Finding Money

      3 Comments on Finding Money

For those of you who remember phone booths, how many ever made habit of checking the coin return for loose change? My family did. Soda machines, newspaper vending machines, pinball, laundry mat – you name it, we’d check it. My Dad once found a nickel in a phone booth in Vegas. Locating a one-arm-bandit where us minors could oberve, Dad was going to demonstrate to the children how fast you can lose a nickel in a slot machine. Slid the nickel in, pulled the arm, and wound up $16.00 richer – so much for that lesson. Of course, there’s the other camp, where the mere notion of sticking your finger in such unknowns, freaks ’em out – germs!

Nope, no change

Nope, no change

I have a handful of stories about finding money. And this week’s find produced my biggest payout, even though there isn’t much story to it.

I'm rich!

I’m rich!

That’s right, a Benjamin!!

With this bounty of inspiration, I thought I’d share a couple of my more interesting stories of money I found.

One of the most bizarre stories, was eons ago while leaving a night club – I know, “bizarre”, right there. Anyway, late in the night I get accosted by this irritated man telling me to give back his money. He demanded I open my purse now, and “give me back my money”. I tighten the grip on my bag, friends surround to show unity, yet this guy keeps buggin’. Soon after, we recruit a bouncer at the door to escort us to the car. But, of course, the guy’s gone, melted into the crowd – poof.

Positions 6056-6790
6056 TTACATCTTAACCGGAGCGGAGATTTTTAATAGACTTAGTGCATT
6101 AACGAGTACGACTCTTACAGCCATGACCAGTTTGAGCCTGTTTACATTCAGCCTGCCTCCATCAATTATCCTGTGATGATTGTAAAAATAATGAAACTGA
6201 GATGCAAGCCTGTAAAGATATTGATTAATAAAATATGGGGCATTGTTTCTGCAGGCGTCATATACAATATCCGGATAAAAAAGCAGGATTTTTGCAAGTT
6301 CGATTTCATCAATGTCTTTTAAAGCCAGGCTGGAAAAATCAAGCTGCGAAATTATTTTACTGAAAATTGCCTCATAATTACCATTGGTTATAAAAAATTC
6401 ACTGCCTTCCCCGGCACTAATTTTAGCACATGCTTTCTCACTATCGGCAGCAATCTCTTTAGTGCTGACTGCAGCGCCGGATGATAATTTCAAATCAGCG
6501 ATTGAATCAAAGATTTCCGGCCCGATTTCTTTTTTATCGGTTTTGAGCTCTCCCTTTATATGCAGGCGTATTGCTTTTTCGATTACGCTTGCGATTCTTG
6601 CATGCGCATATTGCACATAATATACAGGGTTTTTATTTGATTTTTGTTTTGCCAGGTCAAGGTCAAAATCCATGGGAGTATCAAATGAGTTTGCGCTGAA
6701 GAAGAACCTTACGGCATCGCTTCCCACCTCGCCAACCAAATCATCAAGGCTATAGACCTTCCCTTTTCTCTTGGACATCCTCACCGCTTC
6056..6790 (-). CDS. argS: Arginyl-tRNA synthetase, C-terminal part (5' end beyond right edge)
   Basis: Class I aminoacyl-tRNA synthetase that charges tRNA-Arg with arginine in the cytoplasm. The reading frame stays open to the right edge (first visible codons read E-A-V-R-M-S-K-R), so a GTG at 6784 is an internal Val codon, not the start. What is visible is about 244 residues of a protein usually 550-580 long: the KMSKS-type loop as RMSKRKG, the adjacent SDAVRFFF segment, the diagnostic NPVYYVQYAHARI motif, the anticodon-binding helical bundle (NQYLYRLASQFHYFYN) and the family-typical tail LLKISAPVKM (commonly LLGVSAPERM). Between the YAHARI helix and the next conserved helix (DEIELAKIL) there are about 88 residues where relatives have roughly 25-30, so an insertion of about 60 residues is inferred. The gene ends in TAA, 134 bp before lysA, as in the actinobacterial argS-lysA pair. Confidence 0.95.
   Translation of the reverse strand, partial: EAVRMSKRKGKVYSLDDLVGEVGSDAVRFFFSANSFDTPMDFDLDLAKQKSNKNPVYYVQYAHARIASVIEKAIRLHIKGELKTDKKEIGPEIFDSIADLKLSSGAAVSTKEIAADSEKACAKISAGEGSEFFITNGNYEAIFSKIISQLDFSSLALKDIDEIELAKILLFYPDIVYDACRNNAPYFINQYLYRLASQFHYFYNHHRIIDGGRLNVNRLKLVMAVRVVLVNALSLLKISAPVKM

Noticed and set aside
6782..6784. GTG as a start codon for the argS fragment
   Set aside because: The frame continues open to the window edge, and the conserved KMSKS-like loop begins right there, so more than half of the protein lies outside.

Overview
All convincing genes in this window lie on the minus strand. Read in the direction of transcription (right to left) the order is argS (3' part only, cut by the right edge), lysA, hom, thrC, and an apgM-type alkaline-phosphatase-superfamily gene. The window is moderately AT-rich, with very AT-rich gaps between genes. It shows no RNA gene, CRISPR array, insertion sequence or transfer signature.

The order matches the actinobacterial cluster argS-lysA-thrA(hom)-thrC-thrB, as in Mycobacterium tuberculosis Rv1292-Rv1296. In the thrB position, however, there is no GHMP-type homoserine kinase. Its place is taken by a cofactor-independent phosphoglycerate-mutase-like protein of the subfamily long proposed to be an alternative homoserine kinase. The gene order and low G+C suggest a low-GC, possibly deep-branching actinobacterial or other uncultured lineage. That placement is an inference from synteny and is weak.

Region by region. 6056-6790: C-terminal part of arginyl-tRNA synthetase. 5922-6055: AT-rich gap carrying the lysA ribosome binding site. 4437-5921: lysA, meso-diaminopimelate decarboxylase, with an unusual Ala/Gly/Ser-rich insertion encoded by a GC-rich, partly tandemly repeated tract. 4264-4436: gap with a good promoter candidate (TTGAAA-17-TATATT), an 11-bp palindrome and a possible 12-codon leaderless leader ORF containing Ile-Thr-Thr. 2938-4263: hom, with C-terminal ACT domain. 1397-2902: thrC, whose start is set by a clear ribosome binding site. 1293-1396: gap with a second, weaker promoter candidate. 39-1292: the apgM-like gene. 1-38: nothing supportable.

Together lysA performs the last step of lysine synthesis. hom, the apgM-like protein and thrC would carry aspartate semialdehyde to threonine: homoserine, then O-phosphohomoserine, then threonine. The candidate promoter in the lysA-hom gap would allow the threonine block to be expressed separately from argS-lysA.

Next day, grab my purse, dig for keys, and no kidding, my bag is loaded!? Wads of cash, small bills totaling almost $70 bucks! WHAT?! Disbelieving, I call the club to ask if anyone reported missing money. After hearing my story, the morning barkeep seems to think my purse was some sort of quick dump. Assumes the miscreant was pilfiring tips, was caught redhanded, and needed some sort of abrupt ditch, aka my purse. Tells me to keep it. OK friends, next round is on me!

Another time, I was in a situation where I actually needed to find money. See, in a time before ATMs, and faced with an oversold train, 7 hours before the next one, you must get creative. Short of street performing, the answer was, start looking for some cash. And, that’s what we did. Phone booths in the Oslo train station were plenty, but the payout was paltry. That is, UNTIL we discovered the floor grates inside said booths: bonanza! Change galore in there. And that was it, our plan was in motion.

With pantomime drama, as if we were being watched, we’d move into a phone booth, reach for our coin and then, in shock, mouth agape, hands on cheeks, we’d looked in horror as our invisible change “fell” through the floor grate, forcing us to move the thing to retrieve it. . . along with all the other loose change in there.

Who does those things? Clearly, I do. Or, did?

In case you haven’t played this game before, thing is, once you get a decent payout, you just can’t stop looking for it, and you spend your time with eyes to the ground. Heck, I can’t go to the gazebo now without a quick walk around to see if there might be any more loose bills floating around – even though I know it’s quite a long shot.

Have you ever had a lucky find?



About Hali

Just a travel junkie trying to find my voice in the blogosphere. I enjoy sharing my photography and fast facts I learn in the places I travel through.

3 thoughts on “Finding Money

  1. Robert Scott

    And you picked a Swedish group’s song, just for good measure. Well, that’s the name of the game, Chiquitita. I actually had to look the “money” song up online to remember that, though.


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